Opportunities and Challenges Facing RSV Vaccination Rollouts


Dr Filer highlights the considerations for the rollout of new RSV vaccines.

Wanda Filer, MD, MBA, FAAFP: RSV [respiratory syncytial virus] is highly contagious. A couple of things [can be done to prevent the spread of illness]. Make sure you wash your hands for at least 20 seconds at a time with soap and warm water. Make sure that, if you have symptoms—a cough or sneezing—you stay home from work and keep away from others around you who might be very susceptible. Also, cover your sneeze and cough. But the biggest thing is that hopefully we’ll have a vaccine soon. That will be the primary prevention: to get immunized.

One thing that’s important to know about RSV is that even as patients are recovering, if they’re immunocompromised, they may be shedding the virus for up to 4 weeks. In public, you might not even realize that you’ve been exposed to RSV.

There are RSV vaccines. We have 1 that’s been approved and possibly another 1 very shortly. We also have a maternal RSV vaccine. The goal of that is in the pipeline. It hasn’t been approved, but it’s much closer to approval. The hope is that you immunize a pregnant mother so that passive immunity transfers to her newborn and protects not only her but that baby during its most vulnerable time frame. Other forms of RSV vaccines are under development. If they continue with their clinical trials, they probably won’t be available till 2024 or 2025.

There are immense opportunities for the RSV vaccine. This is an incredibly common infection for young children and adults. It has huge morbidity and mortality. There’s a need to immunize. The expectation is that we will probably be recommending an immunization once a year. Those guidelines haven’t been formalized as of this recording. Hopefully we’ll know within the next few weeks exactly what the recommendation is and how long the duration will be. The pediatric vaccine is actually a monoclonal antibody that lasts for several months. It can protect that child and give them instant immunity, lowering their chance of having severe infection and hospitalization. The adult vaccine is a more traditional vaccine, and it’s the first time these vaccines have been in the works for over 60 years. This is a very exciting time in terms of prevention and beginning to save lives against this virus.

There are different strategies for protecting young children. One is maternal immunization. That’s where you immunize the mother and give her passive immunity. That passive immunity transfers to the newborn at the time of birth and protects that infant through the first several months of life when they’re most vulnerable. Then there’s the infant immunization, where we give that monoclonal antibody directly to the baby. The goal is to protect that child through that vulnerable time, for several months. With the infant strategy, you’re thinking about what month you’re going to be administering this dose. There are going to be targeted months, and we’re waiting for the final recommendations. It will be interesting to see. I don’t think anyone is completely clear on how these will possibly marry together or if it will be 1 or the other. We’re going to have to wait for ACIP [Advisory Committee on Immunization Practices] to make its decisions.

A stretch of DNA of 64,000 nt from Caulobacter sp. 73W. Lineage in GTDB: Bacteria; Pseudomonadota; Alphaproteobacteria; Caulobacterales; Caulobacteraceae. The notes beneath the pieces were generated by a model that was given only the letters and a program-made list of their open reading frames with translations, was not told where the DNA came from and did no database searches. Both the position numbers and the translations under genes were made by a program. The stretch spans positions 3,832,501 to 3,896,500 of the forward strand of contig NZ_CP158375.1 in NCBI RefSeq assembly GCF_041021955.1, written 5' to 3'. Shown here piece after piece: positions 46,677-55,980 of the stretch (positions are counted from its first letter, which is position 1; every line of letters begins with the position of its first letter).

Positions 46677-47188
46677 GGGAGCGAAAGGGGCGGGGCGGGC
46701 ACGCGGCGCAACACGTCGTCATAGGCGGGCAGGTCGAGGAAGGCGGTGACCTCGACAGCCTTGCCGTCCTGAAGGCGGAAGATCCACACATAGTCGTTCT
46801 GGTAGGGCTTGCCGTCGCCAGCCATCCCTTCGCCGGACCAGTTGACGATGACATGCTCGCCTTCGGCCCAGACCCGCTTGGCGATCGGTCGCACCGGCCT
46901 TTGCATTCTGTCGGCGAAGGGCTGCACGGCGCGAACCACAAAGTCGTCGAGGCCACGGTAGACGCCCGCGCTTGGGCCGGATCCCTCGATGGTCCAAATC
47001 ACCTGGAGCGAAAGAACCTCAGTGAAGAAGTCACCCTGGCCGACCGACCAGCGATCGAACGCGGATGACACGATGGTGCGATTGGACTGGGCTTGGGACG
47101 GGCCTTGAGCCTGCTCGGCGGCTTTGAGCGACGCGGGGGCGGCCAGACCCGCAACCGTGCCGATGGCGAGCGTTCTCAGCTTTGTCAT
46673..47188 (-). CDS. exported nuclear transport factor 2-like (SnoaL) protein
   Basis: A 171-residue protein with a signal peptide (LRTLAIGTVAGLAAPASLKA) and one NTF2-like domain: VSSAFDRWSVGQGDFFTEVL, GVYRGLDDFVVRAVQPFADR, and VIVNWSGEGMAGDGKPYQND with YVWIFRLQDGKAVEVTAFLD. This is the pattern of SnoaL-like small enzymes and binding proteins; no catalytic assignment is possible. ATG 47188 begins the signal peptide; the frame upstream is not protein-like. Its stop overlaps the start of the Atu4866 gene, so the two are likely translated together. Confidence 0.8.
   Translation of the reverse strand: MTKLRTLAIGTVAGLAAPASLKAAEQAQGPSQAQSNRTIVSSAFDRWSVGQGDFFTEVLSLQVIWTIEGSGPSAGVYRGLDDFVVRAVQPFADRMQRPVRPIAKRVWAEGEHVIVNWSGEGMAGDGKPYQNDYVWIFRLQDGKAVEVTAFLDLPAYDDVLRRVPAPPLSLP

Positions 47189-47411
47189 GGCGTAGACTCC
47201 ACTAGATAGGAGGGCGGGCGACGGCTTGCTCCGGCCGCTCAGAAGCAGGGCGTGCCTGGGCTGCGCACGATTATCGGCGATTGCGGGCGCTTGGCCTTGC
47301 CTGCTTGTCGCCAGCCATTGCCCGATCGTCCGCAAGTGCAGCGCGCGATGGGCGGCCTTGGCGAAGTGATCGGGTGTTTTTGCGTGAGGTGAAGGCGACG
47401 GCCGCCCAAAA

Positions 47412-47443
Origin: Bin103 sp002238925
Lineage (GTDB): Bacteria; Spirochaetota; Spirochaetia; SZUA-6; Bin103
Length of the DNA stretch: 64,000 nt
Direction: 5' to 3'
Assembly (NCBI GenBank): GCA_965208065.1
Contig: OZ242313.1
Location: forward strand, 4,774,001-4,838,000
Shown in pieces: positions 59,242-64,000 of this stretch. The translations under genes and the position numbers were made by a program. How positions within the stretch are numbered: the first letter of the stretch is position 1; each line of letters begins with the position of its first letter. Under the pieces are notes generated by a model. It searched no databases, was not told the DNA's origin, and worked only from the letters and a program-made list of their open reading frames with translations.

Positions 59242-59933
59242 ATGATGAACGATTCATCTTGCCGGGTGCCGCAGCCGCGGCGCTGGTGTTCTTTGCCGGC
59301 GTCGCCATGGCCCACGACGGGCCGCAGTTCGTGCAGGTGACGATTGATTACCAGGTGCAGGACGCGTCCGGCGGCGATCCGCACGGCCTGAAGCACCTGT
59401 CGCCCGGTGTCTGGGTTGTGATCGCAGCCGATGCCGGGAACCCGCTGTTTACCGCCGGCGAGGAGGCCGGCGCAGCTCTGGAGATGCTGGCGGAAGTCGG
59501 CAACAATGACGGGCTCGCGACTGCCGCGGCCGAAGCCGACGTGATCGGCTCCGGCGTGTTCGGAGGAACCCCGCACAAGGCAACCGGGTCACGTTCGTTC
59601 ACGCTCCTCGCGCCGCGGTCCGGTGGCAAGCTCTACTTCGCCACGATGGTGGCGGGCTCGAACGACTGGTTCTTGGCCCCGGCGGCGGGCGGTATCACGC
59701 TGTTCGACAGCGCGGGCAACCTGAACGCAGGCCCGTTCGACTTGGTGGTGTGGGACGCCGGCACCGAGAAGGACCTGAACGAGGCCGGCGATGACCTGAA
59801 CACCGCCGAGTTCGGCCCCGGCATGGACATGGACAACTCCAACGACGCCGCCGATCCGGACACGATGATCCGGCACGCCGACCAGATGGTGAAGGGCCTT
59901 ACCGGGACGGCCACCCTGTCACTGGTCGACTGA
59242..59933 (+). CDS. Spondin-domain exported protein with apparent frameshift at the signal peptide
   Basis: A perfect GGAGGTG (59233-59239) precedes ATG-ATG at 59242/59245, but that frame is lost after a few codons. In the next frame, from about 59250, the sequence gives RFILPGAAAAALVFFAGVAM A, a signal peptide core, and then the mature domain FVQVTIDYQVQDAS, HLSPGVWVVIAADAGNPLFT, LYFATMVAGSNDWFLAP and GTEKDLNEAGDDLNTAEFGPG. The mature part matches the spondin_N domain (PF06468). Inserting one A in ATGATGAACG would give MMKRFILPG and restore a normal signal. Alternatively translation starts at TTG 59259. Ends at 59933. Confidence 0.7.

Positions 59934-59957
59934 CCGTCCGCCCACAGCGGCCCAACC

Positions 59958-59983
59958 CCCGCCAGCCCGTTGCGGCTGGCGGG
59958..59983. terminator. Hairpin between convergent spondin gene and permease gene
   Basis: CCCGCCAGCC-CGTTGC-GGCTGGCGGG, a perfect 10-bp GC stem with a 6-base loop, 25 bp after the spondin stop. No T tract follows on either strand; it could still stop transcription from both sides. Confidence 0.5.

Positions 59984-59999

There will be challenges with deploying the RSV vaccine. First, we’ve got a lot of vaccine fatigue among patients and clinicians. What I’m hearing from medical practices is that many of them are short staffed. Pharmacies have been slammed during the pandemic. Nevertheless, we have an opportunity to save lives with this vaccine. The other thing we’re going to see is in the fall. Because this is hitting in respiratory virus season, individuals will also be getting the flu vaccine, and there’s probably going to be an updated COVID-19 vaccine this fall. Now we’re going to add an RSV vaccine. We don’t know whether, in the adult world, they can be coadministered. That information isn’t clear, so we’re going to need guidance on that. Individuals only have 2 arms, and I don’t think they’re going to want to drop their drawers for that third shot. We’re going to need to wait and see. How do we prioritize this? How do we time these? Do they need to be separated by several weeks?

In reality, that creates a challenge for the patient it creates. It creates a challenge for the clinical staff in terms of getting individuals in [for a vaccine] in a timely fashion. On the pediatric front, there’s some thinking that the first dose of a vaccine in certain months will be given in the newborn nursery. I have a lot of medical directors in my role. I’ve interviewed about 20 of them in the last few weeks, and 5 were pediatricians. Every pediatrician doubted that their hospital would give it in the newborn nursery. They felt that it would require some change in their clinical practice. Those babies would need to be seen at 1 or 2 days of age.

A lot of it is going to depend on the payment and the reimbursement. If the cost of that newborn vaccine is lumped into routine newborn care, hospitals may not be able to afford it. If it’s a carve-out strategy, possibly the hospitals will go forward and do it. But we’re going to need to make sure we get all these children immunized. The timing of it will be required. The other part of it that I want to add for the adult world is that patients don’t know about RSV in the adult space. They know about it for kids, but the adult space is going to require a lot of public and clinician education. There’s finally something we’ll be able to do about RSV. That’s good news, but it’s going to require a lot of individuals to carry that message.

Transcript edited for clarity.

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